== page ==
His on-the-fly, heavily improvisational approach meant that casting was indispensably important to Lovering on In Fear.  "I had archetypes in my mind. I wanted the film to be a fable and so therefore I wanted to have these archetypes brought to life by the actor," he said.

As Lucy, Ginger & Rosa star Englert had the exactly the right qualities, he said. "Alice was a no-brainer really because she was just absolutely my archetype, but pushed into reality."

"She was seventeen years old, so there's a life experience vulnerability, yet she was incredibly intuitive,' he continued. "So she's been exposed to lots of life experience, but she's still a seventeen-year-old processing it. She's interested in the kind of darker side of life and she's not surly in any way."

De Caestecker, meanwhile, is best known as the nervously brilliant tech guru Fitz on the ABC series Agents of S.H.I.E.L.D.  That he's not a strapping, hyper-masculine leading man was part of what made De Castecker ideally suited to play Tom. "He grew up in Glasgow and he used to hang out with the friends who if they quickly have a fight if there was this kind of Friday night drinking thing," Lovering explained of the actor. "His friends would throw a punch where he would try and make a joke because he was skinnier, he didn't like alpha male, he didn't like the kind of swinging dick mentality. That was all what it was about. It was about how he could avoid violence whilst being pushed to violence by an alpha male."

In Fear features only three real roles, with Allen Leech (Downton Abbey), eventually joining Englert and De Caestecker as Max, a stranger who complicates Lucy and Tom's circuitous journey.  "It needed a physical presence, someone who's charismatic, able to be a bit of a bully and physically dominant and has a twinkle in their eye at the same time," Lovering said of the role.

He makes his feature directorial debut on In Fear, but Lovering is an accomplished television director across the pond.  His highest-profile TV effort was the fourth series debut of the BBC hit Sherlock.  A reunion between Holmes and Watson, as well as the resolution of a massive third-series cliffhanger, the episode, "The Empty Hearse," was very much anticipated from day one.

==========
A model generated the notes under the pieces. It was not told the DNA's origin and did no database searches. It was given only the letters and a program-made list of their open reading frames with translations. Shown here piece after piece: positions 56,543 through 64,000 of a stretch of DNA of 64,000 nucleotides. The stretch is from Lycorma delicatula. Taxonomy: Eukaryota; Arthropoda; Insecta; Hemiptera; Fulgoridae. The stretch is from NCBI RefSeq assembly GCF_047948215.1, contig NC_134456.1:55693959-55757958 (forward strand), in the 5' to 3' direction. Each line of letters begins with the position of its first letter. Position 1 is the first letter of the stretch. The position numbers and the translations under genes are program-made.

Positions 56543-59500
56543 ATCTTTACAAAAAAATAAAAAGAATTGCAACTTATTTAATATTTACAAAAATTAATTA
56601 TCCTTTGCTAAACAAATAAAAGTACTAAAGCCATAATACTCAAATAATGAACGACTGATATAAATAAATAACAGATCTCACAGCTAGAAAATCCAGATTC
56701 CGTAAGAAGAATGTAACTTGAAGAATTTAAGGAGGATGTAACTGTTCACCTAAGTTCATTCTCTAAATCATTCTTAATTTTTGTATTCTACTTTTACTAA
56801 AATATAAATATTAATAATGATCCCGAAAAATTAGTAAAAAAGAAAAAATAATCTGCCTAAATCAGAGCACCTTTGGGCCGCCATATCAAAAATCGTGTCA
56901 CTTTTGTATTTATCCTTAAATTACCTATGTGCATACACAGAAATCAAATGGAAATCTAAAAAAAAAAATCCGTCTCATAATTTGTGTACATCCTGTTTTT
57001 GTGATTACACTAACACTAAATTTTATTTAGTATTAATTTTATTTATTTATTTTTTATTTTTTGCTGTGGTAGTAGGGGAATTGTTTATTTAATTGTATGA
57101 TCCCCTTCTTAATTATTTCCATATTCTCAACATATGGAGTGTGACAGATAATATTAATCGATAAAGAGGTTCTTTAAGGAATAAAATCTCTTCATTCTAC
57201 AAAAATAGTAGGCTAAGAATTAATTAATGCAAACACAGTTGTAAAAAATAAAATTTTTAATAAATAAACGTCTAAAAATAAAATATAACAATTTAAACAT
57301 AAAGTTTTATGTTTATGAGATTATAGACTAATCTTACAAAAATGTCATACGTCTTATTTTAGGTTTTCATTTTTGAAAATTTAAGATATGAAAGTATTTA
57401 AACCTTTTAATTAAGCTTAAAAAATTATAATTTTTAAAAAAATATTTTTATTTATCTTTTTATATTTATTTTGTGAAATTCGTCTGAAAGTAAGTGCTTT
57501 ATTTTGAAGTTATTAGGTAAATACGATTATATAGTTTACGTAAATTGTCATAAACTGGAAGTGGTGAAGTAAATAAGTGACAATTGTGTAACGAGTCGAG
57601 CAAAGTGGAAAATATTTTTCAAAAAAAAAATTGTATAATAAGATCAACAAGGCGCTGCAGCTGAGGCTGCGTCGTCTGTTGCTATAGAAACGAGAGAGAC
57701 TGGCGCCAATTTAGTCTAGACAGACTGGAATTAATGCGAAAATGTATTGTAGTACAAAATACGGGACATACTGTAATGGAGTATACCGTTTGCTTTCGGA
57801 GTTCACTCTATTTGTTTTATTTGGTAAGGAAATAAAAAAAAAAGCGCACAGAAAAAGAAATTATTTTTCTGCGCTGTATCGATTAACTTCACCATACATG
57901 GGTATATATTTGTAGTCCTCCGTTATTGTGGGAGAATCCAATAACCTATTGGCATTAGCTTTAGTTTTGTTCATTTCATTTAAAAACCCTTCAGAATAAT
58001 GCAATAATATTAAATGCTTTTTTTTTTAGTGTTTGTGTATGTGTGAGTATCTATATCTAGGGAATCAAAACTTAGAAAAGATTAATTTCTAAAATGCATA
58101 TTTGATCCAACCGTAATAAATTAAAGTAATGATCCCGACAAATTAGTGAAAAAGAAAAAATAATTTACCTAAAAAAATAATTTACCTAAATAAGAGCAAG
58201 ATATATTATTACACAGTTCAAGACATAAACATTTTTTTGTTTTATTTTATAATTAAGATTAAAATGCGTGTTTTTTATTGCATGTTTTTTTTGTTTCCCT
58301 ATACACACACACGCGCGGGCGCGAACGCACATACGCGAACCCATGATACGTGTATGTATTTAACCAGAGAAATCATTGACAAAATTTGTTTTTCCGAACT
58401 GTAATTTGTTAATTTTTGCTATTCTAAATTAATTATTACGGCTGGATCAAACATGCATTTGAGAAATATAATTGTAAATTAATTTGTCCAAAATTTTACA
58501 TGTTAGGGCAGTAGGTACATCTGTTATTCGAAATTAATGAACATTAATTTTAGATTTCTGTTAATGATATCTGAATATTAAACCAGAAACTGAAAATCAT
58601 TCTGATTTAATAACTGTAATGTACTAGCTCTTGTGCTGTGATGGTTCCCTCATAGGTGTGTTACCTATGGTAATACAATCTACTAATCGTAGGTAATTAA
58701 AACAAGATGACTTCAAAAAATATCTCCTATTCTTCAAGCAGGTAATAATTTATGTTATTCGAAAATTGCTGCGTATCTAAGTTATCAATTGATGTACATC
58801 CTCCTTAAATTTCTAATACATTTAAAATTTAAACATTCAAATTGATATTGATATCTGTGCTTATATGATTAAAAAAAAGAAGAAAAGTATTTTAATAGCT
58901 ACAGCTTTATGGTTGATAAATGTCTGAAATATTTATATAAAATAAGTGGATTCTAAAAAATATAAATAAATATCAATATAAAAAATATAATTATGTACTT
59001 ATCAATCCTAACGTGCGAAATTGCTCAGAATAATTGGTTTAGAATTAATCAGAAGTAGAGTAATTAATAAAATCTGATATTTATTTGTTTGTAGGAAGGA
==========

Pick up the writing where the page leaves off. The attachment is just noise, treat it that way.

"It's very exciting doing it because you've got this fan base that is they all turn up on the set and what I loved about them they kind of willed it to be good," said the director.

Produced by Steven Moffat, Sherlock runs on the chemistry between Cumberbatch and Freeman. "They're kind of extraordinary. They're top of their game obviously at the moment and in different ways," Lovering explained of the actors. "I think because it was a lead one there's a lot of pressure because it was their reconciliation after two years and all that kind of stuff. They wanted to feel comfortable with me. The first three days I was kind of testing and going on, which I love. I find that all very funny. It settled very quickly and then they...they're just exceptional."

While the third series of Sherlock has already wrapped up, In Fear is just arriving Stateside.

In Fear opens in Los Angeles, New York, Chicago, Dallas, and Houston on Friday, March 7th.  Find details regarding specific theaters by checking out the official In Fear Facebook.

If you're prohibitively far from all five of those cities, though, In Fear is just around the corner.  The film becomes available on Blu-ray, DVD, and via Video On Demand starting on Monday, March 10th.